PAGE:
The married couples in this book have two things in common: a skill in the duplicity that flourishes even in happy marriages, and an invitation to the Farthingoes’ ball. In the months preceding the party, we learn something of their double lives: The faces that each one exposes to their spouses and to the world give little hint of their complex and secret tribulations. By the time they arrive at the ball, each clutching his or her different hopes and fears, we have become familiar with their unsmooth paths, and shared many a humorous escapade or private tragedy with Rachel and Thomas, Mary and Bill, Ursula and Martin, Frances and Toby, as well as the alluring R. Cotterman and the only questing bachelor, Ralph.
Sophisticated, sympathetic, witty, and razor-sharp in its observations of the sub-text of married life, this is a wonderfully accomplished and enjoyable novel which develops totally out of the characters it creates.
About the author: Huth is the daughter of the actor Harold Huth. She left school at age 16 in order to paint and to study art in both France and Italy. At 18 she travelled, mostly alone, across the United States before returning to England to work on a variety of newspapers and magazines. She married journalist and travel writer Quentin Crewe and soon became known most for her writing, having written three collections of short stories and 11 novels. She also writes plays for radio, television and stage, and is a well-known freelance journalist, critic, and broadcaster. She is a Fellow of the Royal Society of Literature.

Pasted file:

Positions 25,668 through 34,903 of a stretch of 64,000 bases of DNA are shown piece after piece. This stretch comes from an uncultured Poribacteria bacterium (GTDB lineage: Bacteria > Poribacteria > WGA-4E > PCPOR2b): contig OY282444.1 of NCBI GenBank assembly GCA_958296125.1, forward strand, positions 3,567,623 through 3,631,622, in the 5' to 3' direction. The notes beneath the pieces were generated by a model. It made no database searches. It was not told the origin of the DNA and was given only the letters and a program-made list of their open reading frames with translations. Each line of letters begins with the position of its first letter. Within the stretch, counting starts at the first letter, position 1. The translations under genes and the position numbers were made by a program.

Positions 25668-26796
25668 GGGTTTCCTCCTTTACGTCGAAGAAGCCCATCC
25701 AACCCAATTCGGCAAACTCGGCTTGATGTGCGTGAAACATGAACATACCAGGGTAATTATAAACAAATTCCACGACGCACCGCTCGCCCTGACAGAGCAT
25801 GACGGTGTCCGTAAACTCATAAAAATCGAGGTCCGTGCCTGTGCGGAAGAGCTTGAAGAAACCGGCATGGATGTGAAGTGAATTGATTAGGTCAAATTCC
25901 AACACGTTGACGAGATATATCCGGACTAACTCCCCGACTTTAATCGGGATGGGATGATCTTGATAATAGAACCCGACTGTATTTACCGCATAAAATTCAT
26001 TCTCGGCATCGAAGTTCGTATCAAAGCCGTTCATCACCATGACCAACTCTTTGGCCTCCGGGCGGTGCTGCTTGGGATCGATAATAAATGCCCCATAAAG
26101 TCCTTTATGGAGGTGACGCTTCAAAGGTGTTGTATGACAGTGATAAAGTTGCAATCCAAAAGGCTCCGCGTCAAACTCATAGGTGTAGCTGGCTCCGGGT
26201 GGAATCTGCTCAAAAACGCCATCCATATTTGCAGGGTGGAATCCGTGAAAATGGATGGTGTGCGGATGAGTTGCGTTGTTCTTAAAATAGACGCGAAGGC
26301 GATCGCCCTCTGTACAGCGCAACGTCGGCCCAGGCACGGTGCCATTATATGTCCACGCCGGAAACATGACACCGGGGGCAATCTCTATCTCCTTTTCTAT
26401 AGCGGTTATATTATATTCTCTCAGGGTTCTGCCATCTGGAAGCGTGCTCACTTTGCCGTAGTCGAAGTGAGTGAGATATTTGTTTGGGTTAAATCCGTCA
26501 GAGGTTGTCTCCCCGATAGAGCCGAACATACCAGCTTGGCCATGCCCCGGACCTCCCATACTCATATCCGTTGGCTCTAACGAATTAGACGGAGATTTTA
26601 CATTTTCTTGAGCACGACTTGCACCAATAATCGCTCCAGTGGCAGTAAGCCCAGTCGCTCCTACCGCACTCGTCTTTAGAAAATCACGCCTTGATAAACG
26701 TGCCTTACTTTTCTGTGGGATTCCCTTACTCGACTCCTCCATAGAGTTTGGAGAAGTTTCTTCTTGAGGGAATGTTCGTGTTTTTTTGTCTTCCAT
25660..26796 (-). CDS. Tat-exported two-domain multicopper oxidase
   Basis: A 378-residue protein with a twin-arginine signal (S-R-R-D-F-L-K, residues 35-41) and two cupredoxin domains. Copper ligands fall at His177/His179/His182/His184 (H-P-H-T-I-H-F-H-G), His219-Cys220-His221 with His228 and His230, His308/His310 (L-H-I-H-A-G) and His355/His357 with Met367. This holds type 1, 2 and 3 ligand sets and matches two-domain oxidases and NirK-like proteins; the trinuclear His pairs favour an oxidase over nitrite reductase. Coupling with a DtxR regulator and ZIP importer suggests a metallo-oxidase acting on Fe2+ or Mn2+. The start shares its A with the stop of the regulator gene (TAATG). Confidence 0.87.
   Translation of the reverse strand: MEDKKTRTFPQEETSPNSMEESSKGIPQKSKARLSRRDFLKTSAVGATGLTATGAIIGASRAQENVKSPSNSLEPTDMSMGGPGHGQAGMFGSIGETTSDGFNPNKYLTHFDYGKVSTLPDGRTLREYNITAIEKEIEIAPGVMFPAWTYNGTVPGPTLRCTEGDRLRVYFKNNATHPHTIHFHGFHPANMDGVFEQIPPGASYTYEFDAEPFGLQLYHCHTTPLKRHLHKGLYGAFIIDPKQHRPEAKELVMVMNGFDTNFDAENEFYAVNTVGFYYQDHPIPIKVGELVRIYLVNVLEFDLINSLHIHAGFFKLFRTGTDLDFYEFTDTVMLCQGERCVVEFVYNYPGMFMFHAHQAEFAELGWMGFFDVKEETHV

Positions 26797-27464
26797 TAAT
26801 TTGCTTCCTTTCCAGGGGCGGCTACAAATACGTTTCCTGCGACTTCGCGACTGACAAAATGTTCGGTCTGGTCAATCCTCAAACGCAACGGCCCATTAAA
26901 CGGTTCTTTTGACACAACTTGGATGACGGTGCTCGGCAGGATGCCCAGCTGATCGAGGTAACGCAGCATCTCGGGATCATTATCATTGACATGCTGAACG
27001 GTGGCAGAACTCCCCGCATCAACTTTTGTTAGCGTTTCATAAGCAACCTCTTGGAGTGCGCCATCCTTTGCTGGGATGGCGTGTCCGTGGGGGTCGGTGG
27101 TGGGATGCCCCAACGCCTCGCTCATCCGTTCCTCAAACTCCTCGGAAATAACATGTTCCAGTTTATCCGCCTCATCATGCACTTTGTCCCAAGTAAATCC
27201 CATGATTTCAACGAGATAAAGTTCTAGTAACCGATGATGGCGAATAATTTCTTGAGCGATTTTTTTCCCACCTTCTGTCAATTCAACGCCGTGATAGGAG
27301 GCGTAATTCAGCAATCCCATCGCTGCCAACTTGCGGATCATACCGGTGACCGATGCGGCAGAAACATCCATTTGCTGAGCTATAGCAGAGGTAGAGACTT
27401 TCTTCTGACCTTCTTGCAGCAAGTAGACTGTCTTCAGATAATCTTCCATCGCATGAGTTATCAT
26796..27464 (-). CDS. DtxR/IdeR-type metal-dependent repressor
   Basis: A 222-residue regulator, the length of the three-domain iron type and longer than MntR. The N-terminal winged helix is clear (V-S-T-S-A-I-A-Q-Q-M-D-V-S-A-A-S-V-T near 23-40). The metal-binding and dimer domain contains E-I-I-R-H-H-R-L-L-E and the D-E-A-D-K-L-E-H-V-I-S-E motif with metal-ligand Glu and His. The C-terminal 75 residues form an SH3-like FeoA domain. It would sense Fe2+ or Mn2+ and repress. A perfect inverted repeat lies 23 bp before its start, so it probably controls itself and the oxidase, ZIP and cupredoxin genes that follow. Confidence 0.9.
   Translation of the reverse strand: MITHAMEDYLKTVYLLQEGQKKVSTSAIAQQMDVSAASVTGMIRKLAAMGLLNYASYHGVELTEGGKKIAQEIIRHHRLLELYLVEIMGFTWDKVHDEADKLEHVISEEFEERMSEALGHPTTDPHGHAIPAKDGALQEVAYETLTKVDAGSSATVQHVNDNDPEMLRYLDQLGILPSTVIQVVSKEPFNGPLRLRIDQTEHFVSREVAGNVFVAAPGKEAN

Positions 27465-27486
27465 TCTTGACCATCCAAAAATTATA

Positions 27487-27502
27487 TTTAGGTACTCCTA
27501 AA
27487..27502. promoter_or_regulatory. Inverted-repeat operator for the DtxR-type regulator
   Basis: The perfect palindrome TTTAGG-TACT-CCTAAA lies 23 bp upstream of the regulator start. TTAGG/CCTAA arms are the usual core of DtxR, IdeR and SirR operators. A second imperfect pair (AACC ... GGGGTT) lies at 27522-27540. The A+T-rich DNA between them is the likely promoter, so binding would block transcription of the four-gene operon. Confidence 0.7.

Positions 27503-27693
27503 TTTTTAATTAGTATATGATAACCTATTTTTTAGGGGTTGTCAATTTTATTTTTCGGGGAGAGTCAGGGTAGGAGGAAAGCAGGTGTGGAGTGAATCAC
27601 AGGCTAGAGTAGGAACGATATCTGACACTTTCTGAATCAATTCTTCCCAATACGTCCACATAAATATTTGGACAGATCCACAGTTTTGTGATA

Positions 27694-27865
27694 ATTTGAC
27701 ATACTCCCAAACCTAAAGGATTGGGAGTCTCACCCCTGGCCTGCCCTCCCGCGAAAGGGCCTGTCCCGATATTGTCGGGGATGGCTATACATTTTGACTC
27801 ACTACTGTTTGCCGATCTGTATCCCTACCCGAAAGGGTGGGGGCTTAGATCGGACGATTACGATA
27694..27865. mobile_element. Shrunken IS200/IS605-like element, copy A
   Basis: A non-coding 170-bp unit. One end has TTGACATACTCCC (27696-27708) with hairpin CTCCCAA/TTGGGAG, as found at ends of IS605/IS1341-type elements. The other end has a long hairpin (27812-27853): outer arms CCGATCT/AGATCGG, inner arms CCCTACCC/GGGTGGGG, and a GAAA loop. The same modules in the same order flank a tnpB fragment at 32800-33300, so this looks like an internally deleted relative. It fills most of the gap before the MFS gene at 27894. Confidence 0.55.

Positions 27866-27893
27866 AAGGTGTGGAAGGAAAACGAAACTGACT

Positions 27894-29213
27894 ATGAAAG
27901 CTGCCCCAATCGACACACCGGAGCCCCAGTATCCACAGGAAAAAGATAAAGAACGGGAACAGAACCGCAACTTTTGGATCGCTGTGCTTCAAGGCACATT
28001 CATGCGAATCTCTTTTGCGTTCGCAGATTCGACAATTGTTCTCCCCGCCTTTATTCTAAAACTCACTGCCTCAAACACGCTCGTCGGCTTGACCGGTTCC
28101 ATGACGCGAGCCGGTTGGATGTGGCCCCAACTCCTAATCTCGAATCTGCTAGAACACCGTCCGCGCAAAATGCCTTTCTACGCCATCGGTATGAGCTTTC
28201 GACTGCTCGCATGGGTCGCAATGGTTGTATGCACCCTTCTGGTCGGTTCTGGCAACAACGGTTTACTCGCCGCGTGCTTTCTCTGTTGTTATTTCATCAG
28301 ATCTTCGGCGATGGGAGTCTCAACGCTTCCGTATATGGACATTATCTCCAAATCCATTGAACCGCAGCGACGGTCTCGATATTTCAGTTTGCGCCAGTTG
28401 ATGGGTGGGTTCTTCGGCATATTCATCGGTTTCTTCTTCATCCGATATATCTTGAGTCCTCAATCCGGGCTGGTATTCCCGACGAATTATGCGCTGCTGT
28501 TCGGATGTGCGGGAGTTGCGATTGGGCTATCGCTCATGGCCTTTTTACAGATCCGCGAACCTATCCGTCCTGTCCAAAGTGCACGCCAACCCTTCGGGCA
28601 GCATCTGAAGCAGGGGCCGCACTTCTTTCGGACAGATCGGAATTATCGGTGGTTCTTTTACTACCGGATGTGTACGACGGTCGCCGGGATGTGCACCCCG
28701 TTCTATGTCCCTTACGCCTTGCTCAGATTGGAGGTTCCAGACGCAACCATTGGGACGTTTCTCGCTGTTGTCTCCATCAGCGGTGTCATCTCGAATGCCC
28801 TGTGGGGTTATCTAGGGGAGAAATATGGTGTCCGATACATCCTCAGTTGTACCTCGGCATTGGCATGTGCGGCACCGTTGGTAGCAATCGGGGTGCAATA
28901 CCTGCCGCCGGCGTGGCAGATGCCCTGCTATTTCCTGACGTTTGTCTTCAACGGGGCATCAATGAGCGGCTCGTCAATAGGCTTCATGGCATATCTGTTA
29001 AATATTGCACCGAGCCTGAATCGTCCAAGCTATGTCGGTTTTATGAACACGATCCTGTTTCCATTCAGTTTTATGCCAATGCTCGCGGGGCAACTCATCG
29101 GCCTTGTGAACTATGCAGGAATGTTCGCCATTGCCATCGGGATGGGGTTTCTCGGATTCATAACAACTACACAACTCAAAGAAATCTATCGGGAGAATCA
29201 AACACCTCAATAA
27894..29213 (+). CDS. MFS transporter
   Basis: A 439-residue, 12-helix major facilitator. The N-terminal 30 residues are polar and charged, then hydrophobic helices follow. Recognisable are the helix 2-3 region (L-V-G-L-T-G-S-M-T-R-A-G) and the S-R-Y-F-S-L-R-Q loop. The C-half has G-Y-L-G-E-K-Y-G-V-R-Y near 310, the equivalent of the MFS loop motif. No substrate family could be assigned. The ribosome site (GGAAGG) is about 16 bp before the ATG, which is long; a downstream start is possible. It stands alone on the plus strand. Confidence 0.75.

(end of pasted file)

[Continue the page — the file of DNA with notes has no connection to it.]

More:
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Narrator should be ashamed of himself
A different reader
Yes - the story is pleasant. Not earth-shakingly great literature, but a good story.
The narrator does a perfectly acceptable job until he voices a female character. For all female voices, he uses a horrible music hall falsetto. It sounds like something out of Monty Python, and it's completely out of place. It's so bad, in fact, that I cannot finish the book. It ruins the listening experience altogether.
As I said, a pretty good story. What a shame the narrator is more enamored of his drag queen voice than of the author's words.
Can I get a refund?